A global crisis like the COVID-19 pandemic requires a unified, coordinated global effort to end the crisis. That’s where our ONE World campaign comes in. Our message? A global pandemic requires a global response. World leaders must agree on a global response plan and ensure that low-income countries are not left behind so that everyone, everywhere can see an end to the pandemic. In order to do so, we highlighted three important areas on which world leaders must agree and find comprehensive solutions:
- Protect vulnerable people, support essential workers and make care and treatment accessible to all.
- Support those who will be hardest hit financially.
- Strengthen health systems in order to better prepare for the next possible health crises.
Faced with a pandemic that respects no borders, have world leaders joined forces and shown solidarity to help end this global crisis? Here’s a look back at the progress so far and what still needs to happen in order to truly end the pandemic and build back stronger.
Ensuring access to tools to fight COVID-19
The Access to COVID-19 Tools Accelerator (ACT-A) is an innovative global collaboration aimed at accelerating the development, production, and distribution of diagnostics, treatments, and vaccines against COVID-19. It aims to ensure universal and equitable access and to strengthen health systems more comprehensively.
At the start of the pandemic, the creation of ACT-A was a needed first step in the pandemic response, and sparked hope that governments, international organizations, scientists, businesses, philanthropists, and civil society were ready to quickly join forces to face the pandemic. However, ACT-A is currently underfunded: So far US$11.1 billion has been committed — leaving more than US$22 billion still unfunded. Some countries, like Germany, the UK, Canada, and the US, have made notable commitments to this global partnership. Still, massive gaps exist from key actors, like France, Japan, China, and the EU. And time is running out.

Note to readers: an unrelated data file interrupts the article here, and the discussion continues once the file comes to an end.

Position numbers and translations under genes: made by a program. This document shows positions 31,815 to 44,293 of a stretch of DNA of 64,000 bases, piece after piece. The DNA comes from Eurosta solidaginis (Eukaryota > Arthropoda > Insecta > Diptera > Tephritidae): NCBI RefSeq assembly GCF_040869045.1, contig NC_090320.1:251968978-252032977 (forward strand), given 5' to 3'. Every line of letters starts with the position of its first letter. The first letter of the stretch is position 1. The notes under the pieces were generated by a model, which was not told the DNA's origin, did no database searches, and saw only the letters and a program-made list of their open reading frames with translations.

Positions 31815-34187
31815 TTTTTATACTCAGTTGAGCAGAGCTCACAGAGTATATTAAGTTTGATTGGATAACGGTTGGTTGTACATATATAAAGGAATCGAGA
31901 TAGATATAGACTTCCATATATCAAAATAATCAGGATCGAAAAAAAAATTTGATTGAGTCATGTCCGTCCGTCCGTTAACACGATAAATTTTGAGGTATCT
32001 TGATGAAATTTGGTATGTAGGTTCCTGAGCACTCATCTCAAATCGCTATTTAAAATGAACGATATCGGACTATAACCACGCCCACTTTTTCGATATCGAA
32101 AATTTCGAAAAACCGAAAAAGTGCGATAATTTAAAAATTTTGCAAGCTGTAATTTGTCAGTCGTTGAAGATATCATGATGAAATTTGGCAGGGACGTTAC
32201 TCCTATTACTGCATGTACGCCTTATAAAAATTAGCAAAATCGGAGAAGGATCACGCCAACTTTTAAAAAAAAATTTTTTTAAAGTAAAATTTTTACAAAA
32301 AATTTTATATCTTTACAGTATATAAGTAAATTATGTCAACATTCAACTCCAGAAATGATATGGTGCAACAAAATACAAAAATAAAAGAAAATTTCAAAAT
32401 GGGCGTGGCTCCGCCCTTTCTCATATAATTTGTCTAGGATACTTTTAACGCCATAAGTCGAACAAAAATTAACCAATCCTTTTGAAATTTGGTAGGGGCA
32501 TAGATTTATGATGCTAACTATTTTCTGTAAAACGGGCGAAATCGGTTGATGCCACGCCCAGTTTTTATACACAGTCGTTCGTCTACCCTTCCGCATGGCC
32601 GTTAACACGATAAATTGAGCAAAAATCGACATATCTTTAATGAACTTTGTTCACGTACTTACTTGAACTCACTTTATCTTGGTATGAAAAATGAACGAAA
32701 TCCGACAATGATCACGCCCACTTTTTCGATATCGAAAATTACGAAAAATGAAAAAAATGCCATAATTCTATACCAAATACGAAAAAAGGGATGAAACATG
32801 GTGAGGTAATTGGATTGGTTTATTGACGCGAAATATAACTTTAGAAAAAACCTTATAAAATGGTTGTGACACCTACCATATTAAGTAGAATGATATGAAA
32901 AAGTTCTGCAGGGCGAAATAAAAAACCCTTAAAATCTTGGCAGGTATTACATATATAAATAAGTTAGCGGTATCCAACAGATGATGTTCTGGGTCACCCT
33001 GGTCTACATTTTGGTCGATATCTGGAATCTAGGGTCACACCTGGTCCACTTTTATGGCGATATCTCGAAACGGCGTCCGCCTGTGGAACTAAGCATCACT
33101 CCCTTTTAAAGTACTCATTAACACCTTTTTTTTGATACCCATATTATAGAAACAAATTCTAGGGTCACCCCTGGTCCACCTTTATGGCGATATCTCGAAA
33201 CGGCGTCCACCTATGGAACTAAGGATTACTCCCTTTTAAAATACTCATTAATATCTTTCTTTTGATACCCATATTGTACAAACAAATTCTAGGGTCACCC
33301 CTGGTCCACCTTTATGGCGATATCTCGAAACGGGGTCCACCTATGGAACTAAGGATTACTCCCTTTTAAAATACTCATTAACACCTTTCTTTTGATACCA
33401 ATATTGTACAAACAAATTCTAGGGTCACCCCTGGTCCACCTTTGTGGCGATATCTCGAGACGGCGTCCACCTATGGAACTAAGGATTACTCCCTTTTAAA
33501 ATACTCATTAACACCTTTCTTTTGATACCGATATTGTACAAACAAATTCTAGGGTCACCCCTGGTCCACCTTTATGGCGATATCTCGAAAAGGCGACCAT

Committing to COVAX for universal and equitable access to vaccines
Within ACT-A, there is a pillar that focuses more specifically on universal and equitable access to vaccines, called COVAX. Co-led by the World Health Organization, Gavi, the Vaccine Alliance, and the Coalition for Epidemic Preparedness Innovations (CEPI), and in partnership with UNICEF, this mechanism seeks to ensure access to COVID-19 vaccines for the populations who need it most. Never before have we needed to produce and ship such a large amount of vaccines around the world. But to end the pandemic, the discovery of a vaccine is not enough. Only when the world has achieved universal and equitable access to vaccines will it be possible to contain the virus.
This is why COVAX has set the objective of distributing at least 2 billion doses by the end of 2021 in priority to low- and middle-income countries. However, the mechanism quickly collided with vaccine nationalism in rich countries: at present, a handful of rich countries have purchased enough doses to vaccinate their entire population and still have more than 1.3 billion additional doses left. At the same time, COVAX has only been able to deliver 33 million doses to 74 countries, as of April. The result: less than 1% of the total doses administered worldwide so far have benefited the populations of the poorest countries.
Ensuring debt suspension and restructuring
The pandemic continues to drastically impact economies around the world. However, not all countries have the same means to deal with these effects. Rich countries have taken unprecedented steps to keep their economies afloat, while the poorest countries, especially in Africa, have dedicated a larger part of their budget to repaying their debts than to fighting the effects of the pandemic. This two-tier policy is unfair and will only worsen the economic impacts of the pandemic for everyone.